17 – By 1719, calicos were disrupting the entire market. They were gorgeous, fashionable & everyone could afford them.
Silk? Not so much. Super labor intensive. Made of cocoons. Wool? Patriotic, maybe. But not ideal for prints. Certainly not light and airy.
So what to do?
18 – What did the Spitalfields weavers do to combat the issues?
JK. They mobilized a mob of 4,000 and terrorized women wearing calico by throwing ink, aqua fortis (nitric acid) & “other fluids” on them, tearing gowns off womens’ backs.
And kept doing it.
19 – “The Calico Riots” went on & women across all social lines were the targets.
This lead to retaliation, but instead of opting for team calico, Parliament went for team silk.
In SUPER NOT SURPRISING NEWS the fabric of the gentry got protected & calico got banned.
20 – Guilds were involved, of course, & many guilds were hardly more than organized crime. The politics involved are complex. But terrible.
Of course, it didn’t stop women from wearing chintz. And people still smuggled it (and died for it).
Fabric history, y’all. It’s a trip.
21 – This is not to detract from Anna Maria Garthwaite’s impressive contribution. A self-made woman, a spinster, a homeowner, an autodidact, she took risks to be visible, to make a living; she was an outsider in a way, too. But she chose silk.
(pictured, not her, but her damask)
22 – But just like any gown of the period, all of this has layers. Cloth is capital. Laws, taxes, Kings, religion–all of it moves the dial.
And when women take charge & are visible, things happen. Anna Maria chose spinsterhood & art. Pro-calico women chose fashion over safety.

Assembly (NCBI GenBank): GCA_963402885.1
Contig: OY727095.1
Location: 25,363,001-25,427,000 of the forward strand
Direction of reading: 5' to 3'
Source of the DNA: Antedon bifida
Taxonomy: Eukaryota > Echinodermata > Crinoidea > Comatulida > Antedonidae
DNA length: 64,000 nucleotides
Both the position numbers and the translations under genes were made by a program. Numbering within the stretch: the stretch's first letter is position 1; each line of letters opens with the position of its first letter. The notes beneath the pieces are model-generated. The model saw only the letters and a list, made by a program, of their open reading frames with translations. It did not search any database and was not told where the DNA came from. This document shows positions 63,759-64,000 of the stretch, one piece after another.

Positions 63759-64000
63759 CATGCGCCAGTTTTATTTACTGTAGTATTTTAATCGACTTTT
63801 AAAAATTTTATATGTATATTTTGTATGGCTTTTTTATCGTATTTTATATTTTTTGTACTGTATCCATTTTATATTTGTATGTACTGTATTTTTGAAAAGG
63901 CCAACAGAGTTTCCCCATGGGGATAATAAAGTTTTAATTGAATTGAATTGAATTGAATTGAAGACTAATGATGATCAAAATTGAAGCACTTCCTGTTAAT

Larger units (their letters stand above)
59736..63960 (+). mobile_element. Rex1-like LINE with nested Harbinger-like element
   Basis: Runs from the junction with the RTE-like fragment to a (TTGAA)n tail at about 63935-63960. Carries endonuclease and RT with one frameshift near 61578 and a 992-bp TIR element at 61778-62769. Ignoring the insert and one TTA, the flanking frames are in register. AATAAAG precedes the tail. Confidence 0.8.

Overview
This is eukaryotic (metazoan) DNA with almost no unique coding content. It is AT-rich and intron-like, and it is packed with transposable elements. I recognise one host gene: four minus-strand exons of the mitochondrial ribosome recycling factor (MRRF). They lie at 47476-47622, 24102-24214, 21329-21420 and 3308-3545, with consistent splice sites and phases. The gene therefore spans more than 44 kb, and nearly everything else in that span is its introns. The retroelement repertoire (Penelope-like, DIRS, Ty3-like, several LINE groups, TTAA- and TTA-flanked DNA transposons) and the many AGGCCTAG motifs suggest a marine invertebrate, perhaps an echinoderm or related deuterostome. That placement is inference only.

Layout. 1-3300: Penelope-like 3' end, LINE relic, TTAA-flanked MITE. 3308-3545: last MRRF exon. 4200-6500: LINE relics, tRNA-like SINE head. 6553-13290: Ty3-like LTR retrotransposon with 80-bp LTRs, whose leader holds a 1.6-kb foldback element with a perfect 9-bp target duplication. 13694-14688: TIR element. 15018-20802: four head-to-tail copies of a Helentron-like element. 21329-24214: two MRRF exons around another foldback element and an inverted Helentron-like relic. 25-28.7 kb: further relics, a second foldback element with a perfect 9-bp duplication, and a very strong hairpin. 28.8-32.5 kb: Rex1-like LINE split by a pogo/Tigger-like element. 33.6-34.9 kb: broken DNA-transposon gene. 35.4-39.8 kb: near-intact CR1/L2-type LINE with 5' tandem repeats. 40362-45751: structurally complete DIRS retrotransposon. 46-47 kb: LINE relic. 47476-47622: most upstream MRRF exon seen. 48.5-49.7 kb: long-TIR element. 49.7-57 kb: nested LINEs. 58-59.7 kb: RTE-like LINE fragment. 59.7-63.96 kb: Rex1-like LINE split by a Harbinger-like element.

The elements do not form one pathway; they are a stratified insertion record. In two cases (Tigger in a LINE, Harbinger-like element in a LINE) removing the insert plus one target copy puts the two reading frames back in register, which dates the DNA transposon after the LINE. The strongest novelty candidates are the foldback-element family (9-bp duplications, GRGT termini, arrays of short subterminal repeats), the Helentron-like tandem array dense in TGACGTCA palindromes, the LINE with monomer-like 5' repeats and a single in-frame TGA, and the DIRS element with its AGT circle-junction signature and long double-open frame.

23 – Let’s look at some gowns, shall we?
First, a Spitalfields robe à la française. Silk extended tabby (gros de Tours) with liseré self-patterning and brocading in silver lamella and filé. From ROM collections ,1750.
I can’t with this one. Literally can’t. Yellowgasm. Lord.
24 – Spitalfields. This one looks so calico it hurts. Like, take this silk but make it LOOK COTTON. Altered, like many you’ll see. I’m a sucker for roses.
Pink gros de tours silk with flush effect, ivory flowers, Spitalfields, 1740s; fancy dress additions 1950s, via the V&A.
25 – This is a Garthwaite gown, but I wish someone would turn off the flash over at the V&A.
Their note: 1744 (designed), 1744-1745 (weaving), 1745-1750 (sewing), 1760s (altered), 1870-1910 (altered) – again, these prized silks get altered & nipped & tucked! Love the colors.
26 – My personal favorites from Garthwaite are her monochrome damasks, like this ladies banyan. Not only is it rare to see one from this period, the green is just incredible. Woven 1740, made a decade later.
You can see the Japanese influence here. Would wear.
27 – Here’s a trip: 1752 (designed), 1752 (weaving), 1755 – 1775 (sewing), 1895 – 1900 (reconstructed)
Figured silk, probably once a sack dress, originally a Garthwaite dress. Reconstructed in the late 19th century! Talk about a lifetime. I’d recognize that design anywhere.
28 – This is another Natania Dreamy Dress. Can’t say for sure if it’s Spitalfields, but it is British. I can’t get enough of the design on this one, because it feels so modern and whimsical. From 1770-75. The metallic thread (gold!) is all so shiny!
29 – Yet another stunner in simplicity. I love that the pattern makes the dress, showing off Garthwaite’s art.
Made originally as a sack dress, and then altered in the 1780s, it still holds. It’s brocaded satin, so basically I would pay lots of money to be allowed to touch it.
30 – I would also like to discuss these shoes. Because. I mean. ::flailing::
The way the pattern! The color! The heel! c. 1735. I’m pretty sure these are actually imbued with magic.
31 – Okay, I could go on, but it’s time for sources. This is a big subject, and I literally dug into dissertations for it. So here we go:
Anna Maria Garthwaite
32 – Anna Maria Garthwaite (cont’d)
33 – Sources 3
34 – One more, because I love that the story of Spitalfields silk remade. Here’s a gown from 1840, in America, over 100 years after the fabric was made, in the Boston MFA collection.
This is probably my favorite print to date–so Romantic, yet so Rococo. Anachronism in harmony.
Remember to question beauty relentlessly, and that fashion is choice, expression, and rebellion. Sometimes, all rolled into one.